By John Martin

Christian leaders are expressing alarm that the U.K. government’s proposed counter-extremism plans could lead to thousands of inspections of Sunday schools, church youth groups, and even bell-ringing teams and turn the national Office for Standards in Education into a state regulator of religion.

The proposals, which are understood to have the backing of Prime Minister David Cameron, would lead to “out-of-school education settings” facing inspections for whether they promote British values.

The Evangelical Alliance, representing around two million U.K. Christians, said the plans risked the “wholesale nationalization of youth work and the indirect state regulation of private religious practice.”

“It is a car crash of an idea that results from our government’s unwillingness to admit that the danger we face is not from religious extremism in general, but a strand of Islamic theology in particular,” said the Rt. Rev. Rod Thomas, Bishop of Maidstone.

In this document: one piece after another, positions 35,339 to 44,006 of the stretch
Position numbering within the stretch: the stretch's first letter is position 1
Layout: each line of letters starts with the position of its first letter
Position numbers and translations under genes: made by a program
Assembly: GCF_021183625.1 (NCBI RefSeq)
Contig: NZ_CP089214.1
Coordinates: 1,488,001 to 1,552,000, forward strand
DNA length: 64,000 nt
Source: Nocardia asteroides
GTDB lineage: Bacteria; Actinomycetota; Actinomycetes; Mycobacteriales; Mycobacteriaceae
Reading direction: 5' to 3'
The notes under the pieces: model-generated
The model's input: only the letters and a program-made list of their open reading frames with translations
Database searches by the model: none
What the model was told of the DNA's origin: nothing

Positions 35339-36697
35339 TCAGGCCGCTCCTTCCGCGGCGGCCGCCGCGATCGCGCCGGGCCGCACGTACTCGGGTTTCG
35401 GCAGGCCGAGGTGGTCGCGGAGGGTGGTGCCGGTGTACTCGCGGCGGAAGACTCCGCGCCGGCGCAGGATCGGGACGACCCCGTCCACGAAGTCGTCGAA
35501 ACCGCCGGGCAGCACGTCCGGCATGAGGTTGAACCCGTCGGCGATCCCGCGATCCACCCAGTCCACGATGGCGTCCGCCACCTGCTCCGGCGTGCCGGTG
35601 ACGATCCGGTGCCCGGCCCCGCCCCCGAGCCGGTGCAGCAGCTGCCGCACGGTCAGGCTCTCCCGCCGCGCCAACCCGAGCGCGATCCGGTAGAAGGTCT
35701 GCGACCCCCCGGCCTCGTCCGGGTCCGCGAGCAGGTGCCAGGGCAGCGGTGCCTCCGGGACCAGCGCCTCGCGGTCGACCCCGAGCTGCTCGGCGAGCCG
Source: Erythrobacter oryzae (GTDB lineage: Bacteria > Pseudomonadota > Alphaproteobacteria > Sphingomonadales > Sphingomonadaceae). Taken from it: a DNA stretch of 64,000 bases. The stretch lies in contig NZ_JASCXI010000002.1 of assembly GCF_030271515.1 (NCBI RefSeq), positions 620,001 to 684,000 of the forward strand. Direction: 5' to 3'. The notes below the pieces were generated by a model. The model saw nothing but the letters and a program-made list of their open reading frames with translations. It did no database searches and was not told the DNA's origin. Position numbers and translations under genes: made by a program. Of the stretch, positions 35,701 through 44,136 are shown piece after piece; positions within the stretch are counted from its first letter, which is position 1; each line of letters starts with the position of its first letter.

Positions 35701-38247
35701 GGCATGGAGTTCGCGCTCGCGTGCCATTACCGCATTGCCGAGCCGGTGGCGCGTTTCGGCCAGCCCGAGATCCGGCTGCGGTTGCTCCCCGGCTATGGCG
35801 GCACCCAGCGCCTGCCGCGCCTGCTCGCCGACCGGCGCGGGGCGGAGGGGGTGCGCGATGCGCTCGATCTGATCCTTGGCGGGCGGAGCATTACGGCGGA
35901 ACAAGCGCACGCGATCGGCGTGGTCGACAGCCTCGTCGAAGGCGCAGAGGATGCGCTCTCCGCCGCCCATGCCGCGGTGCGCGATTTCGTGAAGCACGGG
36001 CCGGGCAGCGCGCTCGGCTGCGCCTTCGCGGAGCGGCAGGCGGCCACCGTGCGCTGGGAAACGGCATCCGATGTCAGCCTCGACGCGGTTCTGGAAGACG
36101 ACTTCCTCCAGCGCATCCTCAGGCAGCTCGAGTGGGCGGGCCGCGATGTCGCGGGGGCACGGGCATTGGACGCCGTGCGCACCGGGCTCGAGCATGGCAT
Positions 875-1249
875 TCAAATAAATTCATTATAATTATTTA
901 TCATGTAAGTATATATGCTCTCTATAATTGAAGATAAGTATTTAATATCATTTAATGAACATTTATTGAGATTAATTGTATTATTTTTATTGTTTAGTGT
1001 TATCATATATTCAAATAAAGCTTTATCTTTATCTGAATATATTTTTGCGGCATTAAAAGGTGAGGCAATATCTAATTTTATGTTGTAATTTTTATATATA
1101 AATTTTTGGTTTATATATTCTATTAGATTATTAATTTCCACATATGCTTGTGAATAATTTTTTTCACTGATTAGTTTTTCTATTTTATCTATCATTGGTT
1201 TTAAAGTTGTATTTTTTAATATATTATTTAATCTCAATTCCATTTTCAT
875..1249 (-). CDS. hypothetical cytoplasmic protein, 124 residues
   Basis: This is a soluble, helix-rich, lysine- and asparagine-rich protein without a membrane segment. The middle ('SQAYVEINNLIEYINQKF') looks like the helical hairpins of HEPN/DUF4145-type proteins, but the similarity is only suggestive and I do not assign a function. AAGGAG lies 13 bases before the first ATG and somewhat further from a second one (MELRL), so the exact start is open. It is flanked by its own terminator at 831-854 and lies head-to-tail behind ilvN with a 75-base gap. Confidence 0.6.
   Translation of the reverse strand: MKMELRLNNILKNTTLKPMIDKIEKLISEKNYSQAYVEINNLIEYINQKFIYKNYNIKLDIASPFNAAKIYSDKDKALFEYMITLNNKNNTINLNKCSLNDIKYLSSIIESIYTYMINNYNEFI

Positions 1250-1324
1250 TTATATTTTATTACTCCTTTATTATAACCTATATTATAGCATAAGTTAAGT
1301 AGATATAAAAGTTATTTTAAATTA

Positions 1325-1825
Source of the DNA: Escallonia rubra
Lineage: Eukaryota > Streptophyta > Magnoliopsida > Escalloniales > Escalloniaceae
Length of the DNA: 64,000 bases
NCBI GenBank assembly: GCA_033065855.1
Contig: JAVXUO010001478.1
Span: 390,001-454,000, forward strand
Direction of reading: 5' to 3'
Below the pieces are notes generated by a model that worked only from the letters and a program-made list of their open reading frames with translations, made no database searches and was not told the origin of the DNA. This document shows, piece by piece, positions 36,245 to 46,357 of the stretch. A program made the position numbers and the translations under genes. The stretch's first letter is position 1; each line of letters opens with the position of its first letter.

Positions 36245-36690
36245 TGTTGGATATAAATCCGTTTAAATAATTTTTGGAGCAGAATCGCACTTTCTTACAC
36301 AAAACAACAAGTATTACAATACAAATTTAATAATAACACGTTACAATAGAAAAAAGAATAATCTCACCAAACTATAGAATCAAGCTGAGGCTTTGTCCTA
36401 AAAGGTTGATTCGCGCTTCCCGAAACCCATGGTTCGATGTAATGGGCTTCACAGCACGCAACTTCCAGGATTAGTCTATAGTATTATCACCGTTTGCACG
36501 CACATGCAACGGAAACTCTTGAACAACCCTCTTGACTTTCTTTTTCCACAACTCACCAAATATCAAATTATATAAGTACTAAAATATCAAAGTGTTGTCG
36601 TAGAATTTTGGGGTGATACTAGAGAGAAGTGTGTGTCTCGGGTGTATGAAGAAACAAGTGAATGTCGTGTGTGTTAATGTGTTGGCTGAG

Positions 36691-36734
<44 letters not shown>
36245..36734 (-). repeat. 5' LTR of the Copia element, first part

Parliamentarian Fiona Bruce also was skeptical: “When the government’s definition of extremism is so broad that you have officials sitting in to ensure Mums and Tots aren’t being radicalized by singing Bible songs, it’s probably time to go back to the drawing board.”

Link: “The Prevent duty: Departmental advice for schools and childcare providers” is available from the Department for Education as an 11-page PDF.

Image of a Sunday school via Wikimedia Commons

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